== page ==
Opera 12 has been released, and brought with it a handful of new features. But there’s also been a feature removed – a little-known feature that allowed power users to have the web address appear in the title bar of the browser. I guess that the development team decided that, because the title bar is rarely seen nowadays (the space in which a title once occupied has for a long while now been used as a tab strip, in the style that Google Chrome and Mozilla Firefox eventually copied), this feature wasn’t needed.
But for users of the KeePass Password Safe, this has the knock-on effect of crippling the ability for this security tool to automatically type passwords and other form data into web pages, forcing users to take the long-winded route of manually copy-pasting them each time.
KeePass for Opera Plugin
[button link=”https://addons.opera.com/en-gb/extensions/details/keepass-auto-type/” align=”right” size=”medium” caption=”KeePass for Opera”]Install[/button]
Last week I was talking to Alexander Dutton about an idea that we had to implement cookie-like behaviour using browser caching. As I first mentioned last year, new laws are coming into force across Europe that will require websites to ask for your consent before they store cookies on your computer. Regardless of their necessity, these laws are badly-defined and ill thought-out, and there’s been a significant lack of information to support web managers in understanding and implementing the required changes.
To illustrate one of the ambiguities in the law, I’ve implemented a tool which tracks site visitors almost as effectively as cookies (or similar technologies such as Flash Objects or Local Storage), but which must necessarily fall into one of the larger grey areas. My tool abuses the way that “permanent” (301) HTTP redirects are cached by web browsers.
[callout][button link=”http://c301.scatmania.org/” align=”right” size=”medium” color=”green”]See Demo Site[/button]You can try out my implementation for yourself. Click on the button to see the sample site, then close down all of your browser windows (or even restart your computer) and come back and try again: the site will recognise you and show you the same random number as it did the first time around, as well as identifying when your first visit was.[/callout]
Here’s how it works, in brief:
A user visits the website.
The server generates a random unique identifier for this user.
Subsequent requests to the server, even after closing the browser, skip steps 3 through 5, because the user’s browser will cache the 301 and re-use the unique web address associated with that individual user.
Compared to conventional cookie-based tracking (e.g. Google Analytics), this approach:
Is more-fragile (clearing the cache is a more-common user operation than clearing cookies, and a “force refresh” may, in some browsers, result in a new tracking ID being issued).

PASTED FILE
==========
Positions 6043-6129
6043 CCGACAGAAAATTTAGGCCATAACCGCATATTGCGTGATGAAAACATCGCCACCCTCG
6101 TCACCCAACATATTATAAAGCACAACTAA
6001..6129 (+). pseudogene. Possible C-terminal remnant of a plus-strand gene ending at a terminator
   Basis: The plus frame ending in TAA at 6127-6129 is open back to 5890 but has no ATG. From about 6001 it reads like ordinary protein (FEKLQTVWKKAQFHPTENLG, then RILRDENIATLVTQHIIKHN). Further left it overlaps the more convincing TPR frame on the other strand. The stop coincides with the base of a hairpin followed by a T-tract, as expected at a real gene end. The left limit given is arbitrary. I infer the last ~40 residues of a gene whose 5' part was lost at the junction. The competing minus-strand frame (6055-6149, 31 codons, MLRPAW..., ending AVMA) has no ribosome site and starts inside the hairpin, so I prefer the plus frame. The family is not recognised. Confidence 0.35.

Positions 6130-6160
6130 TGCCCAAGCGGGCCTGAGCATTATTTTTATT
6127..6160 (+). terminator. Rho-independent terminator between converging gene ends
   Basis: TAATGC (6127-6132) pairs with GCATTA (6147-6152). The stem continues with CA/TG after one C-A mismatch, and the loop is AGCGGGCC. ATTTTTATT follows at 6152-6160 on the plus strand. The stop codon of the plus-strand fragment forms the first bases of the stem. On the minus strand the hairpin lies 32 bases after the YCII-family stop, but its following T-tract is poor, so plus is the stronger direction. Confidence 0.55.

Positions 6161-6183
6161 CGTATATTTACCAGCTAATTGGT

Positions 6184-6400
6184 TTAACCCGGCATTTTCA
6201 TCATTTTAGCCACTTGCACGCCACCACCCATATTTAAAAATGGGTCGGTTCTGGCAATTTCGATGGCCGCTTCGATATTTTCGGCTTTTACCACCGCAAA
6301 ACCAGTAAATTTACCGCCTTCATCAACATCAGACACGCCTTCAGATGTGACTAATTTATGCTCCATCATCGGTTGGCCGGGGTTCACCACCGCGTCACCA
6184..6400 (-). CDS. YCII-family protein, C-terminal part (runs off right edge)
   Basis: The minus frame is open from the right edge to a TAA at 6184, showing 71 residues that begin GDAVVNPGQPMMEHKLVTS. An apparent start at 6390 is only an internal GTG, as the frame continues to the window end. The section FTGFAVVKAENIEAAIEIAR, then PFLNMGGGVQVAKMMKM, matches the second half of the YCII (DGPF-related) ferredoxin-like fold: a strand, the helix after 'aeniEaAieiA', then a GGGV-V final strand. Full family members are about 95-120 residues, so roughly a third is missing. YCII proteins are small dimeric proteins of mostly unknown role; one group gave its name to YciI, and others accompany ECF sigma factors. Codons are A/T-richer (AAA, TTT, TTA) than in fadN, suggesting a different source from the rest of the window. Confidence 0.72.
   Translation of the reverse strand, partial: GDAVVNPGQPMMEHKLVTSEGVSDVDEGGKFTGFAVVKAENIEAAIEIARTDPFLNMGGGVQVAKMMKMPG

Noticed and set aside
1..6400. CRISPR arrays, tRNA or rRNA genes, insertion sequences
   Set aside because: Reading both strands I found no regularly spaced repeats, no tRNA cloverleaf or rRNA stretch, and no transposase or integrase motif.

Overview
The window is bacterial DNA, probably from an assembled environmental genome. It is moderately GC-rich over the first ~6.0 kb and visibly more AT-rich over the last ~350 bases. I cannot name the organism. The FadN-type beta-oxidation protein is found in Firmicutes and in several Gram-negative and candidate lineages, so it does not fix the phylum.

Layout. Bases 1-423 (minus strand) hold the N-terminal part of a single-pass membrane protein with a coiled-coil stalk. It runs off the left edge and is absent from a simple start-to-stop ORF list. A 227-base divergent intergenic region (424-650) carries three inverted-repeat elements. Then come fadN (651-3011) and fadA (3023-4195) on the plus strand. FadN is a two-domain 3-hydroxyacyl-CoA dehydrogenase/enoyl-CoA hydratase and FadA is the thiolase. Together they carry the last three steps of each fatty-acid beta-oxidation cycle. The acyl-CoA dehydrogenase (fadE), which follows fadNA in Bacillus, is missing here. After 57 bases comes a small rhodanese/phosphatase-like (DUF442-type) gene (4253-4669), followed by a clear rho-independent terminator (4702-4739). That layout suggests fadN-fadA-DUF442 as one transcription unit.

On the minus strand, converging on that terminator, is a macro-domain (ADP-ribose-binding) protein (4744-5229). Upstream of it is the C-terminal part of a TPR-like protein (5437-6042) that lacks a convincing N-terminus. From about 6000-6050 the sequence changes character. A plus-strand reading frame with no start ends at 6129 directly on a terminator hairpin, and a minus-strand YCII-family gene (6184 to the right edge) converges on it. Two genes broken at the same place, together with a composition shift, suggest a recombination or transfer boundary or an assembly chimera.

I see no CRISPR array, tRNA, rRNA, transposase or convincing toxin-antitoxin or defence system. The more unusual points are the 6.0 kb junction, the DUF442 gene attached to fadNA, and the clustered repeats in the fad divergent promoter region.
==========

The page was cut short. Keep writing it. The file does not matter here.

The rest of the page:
Is less-blockable using contemporary privacy tools, including the W3C’s proposed one: it won’t be spotted by any cookie-cleaners or privacy filters that I’m aware of: it won’t penetrate incognito mode or other browser “privacy modes”, though.
Moreover, this technique falls into a slight legal grey area. It would certainly be against the spirit of the law to use this technique for tracking purposes (although it would be trivial to implement even an advanced solution which “proxied” requests, using a database to associate conventional cookies with unique IDs, through to Google Analytics or a similar solution). However, it’s hard to legislate against the use of HTTP 301s, which are an even more-fundamental and required part of the web than cookies are. Also, and for the same reasons, it’s significantly harder to detect and block this technique than it is conventional tracking cookies. However, the technique is somewhat brittle and it would be necessary to put up with a reduced “cookie lifespan” if you used it for real.
[callout][button link=”http://c301.scatmania.org/” align=”right” size=”medium” color=”green”]See Demo Site[/button] [button link=”https://gist.github.com/avapoet/5318224″ align=”right” size=”medium” color=”orange”]Download Code[/button] Please try out the demo, or download the source code (Ruby/Sinatra) and see for yourself how this technique works.[/callout]
Note that I am not a lawyer, so I can’t make a statement about the legality (or not) of this approach to tracking. I would suspect that if you were somehow caught doing it without the consent of your users, you’d be just as guilty as if you used a conventional approach. However, it’s certainly a technically-interesting approach that might have applications in areas of legitimate tracking, too.
Update: The demo site is down, but I’ve update the download code link so that it still works.
The idea is that they encourage you to give up whatever browser you’re using (assuming it’s not Internet Explorer 8), calling it names (like “old Firefox” if you’re using Firefox, “boring Safari” if you’re using Safari, “tarnished Chrome” if you’re using Chrome, and… “that browser” if you’re using Opera) and upgrade to Internet Explorer 8, and they’ll be giving out clues on their Twitter feed about some secret website that’ll only work in IE8 at which you can register and win $10,000AUS (yes, this is an Australian competition).
After looking at the site in Firefox, Safari, Chrome, and Opera, I thought I’d give it a go in Internet Explorer 8. But it didn’t work – it mis-detected my installation of IE8 as being IE7 (no, I didn’t have Compatability Mode on).
In the end, though, I just used User Agent Switcher to make my copy of Firefox pretend to be Internet Explorer 8. Then it worked. So basically, all that I’ve learned is that Firefox does a better job of everything that Internet Explorer does, including viewing websites designed to only work in Internet Explorer. Good work, Microsoft. Have a slow clap.